‘For a start it makes it easier for them to demand more American aid and assistance to justify prolonging a deeply unpopular working relationship. Just as useful, for Pakistan’s army, is that public anger against the Americans gives it an excuse to put off, yet again, a long-sought military intervention in North Waziristan against the Haqqani network…Being seen to do the bidding of the Americans, Pakistani leaders can easily say, would be to court an unacceptable level of internal instability.’

As such, the US-Pakistan relationship will probably survive this crisis, at least in the short term. Yet the longer-term results of that relationship for Pakistan may well be awful. Whatever immediate benefits Pakistan’s hierarchy derive from this episode, theirs is a nation in crisis, caught between the rock of American interests and the hard place of Islamic militancy. As an insightful article published by the online edition of the Pakistani newspaper Dawn argues, the US-Pakistan relationship is a relationship in the service of American hegemony, a hegemony which has ‘crushed and suppressed the hopes and dreams of millions of people from the Shah’s Iran to Mubarak’s Egypt and beyond.’ Pakistan’s challenge is to somehow free itself from this noxious association without falling into the clutches of Islamism, but without an obvious third way between the two presenting itself – as the writer concedes, democratic liberalism in Pakistan hardly has the most auspicious track record – the nation is left with a miserable trade-off between ‘the [tyrannies] of both Uncle Sam and the mullah’. A few years’ more American posturing and the victory of the latter will probably be assured, and with it the rise of a second Iran – one which already has nuclear weapons.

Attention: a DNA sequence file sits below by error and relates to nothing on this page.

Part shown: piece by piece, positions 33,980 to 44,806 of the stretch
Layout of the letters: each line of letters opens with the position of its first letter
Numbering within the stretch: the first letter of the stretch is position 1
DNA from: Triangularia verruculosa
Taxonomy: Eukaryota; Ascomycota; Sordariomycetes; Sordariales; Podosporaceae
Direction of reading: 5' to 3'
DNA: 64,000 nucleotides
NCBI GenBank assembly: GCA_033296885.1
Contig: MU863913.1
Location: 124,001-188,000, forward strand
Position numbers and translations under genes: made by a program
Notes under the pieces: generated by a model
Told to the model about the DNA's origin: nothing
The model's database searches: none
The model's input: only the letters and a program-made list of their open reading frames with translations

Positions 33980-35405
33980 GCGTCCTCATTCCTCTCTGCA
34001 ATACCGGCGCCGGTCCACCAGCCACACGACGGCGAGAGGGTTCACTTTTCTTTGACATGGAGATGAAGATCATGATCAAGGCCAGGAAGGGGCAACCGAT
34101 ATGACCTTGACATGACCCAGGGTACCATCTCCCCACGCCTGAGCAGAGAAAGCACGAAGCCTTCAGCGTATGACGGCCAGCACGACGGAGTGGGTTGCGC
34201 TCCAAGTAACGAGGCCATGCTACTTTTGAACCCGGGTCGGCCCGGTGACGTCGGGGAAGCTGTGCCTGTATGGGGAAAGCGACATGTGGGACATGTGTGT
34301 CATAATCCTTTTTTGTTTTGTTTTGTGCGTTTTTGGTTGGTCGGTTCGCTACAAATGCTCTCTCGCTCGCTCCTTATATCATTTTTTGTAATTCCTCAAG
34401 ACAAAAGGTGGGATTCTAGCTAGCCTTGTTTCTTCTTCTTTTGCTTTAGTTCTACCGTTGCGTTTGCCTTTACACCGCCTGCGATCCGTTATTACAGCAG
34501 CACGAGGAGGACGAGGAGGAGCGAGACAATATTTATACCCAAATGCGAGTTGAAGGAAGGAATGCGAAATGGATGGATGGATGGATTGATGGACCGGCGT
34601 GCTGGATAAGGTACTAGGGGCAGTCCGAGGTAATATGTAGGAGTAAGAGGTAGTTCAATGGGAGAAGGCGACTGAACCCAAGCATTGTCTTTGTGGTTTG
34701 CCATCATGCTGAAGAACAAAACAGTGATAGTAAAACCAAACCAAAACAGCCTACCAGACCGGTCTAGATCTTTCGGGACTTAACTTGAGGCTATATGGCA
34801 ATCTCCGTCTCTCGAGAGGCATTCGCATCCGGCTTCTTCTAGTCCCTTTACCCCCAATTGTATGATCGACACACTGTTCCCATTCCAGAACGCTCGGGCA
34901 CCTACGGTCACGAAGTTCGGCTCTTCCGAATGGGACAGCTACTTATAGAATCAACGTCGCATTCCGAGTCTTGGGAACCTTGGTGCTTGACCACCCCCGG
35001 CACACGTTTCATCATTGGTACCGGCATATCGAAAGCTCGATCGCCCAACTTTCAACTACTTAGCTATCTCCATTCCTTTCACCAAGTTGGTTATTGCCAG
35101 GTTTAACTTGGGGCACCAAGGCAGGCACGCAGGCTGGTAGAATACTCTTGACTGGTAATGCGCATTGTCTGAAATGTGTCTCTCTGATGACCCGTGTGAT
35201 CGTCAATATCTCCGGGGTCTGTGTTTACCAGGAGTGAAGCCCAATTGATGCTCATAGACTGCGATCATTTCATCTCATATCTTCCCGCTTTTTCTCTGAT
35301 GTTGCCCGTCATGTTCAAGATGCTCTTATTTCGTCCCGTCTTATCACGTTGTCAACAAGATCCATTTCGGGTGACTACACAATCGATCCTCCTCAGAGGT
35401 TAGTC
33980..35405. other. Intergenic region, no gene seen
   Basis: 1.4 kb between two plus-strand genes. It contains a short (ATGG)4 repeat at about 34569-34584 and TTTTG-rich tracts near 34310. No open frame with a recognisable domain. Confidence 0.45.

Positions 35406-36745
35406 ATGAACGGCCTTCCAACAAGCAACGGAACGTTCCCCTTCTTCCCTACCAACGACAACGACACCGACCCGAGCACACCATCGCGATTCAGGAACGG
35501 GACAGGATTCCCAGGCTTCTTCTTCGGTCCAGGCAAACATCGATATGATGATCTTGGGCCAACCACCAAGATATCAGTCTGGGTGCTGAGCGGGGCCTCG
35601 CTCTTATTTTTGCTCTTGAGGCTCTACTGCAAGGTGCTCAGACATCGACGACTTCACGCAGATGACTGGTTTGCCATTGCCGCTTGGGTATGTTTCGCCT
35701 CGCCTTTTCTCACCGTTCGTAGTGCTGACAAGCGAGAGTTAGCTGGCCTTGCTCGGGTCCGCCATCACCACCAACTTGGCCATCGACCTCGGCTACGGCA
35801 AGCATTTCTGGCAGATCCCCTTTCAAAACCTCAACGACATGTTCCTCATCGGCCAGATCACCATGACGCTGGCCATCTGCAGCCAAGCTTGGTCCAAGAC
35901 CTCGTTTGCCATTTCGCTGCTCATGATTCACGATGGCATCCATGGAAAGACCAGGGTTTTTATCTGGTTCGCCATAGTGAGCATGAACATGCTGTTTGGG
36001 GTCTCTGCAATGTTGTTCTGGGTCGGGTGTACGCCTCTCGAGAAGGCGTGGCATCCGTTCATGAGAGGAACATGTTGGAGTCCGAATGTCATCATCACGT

Tags: , , , ,


About the Author



Back to Top ↑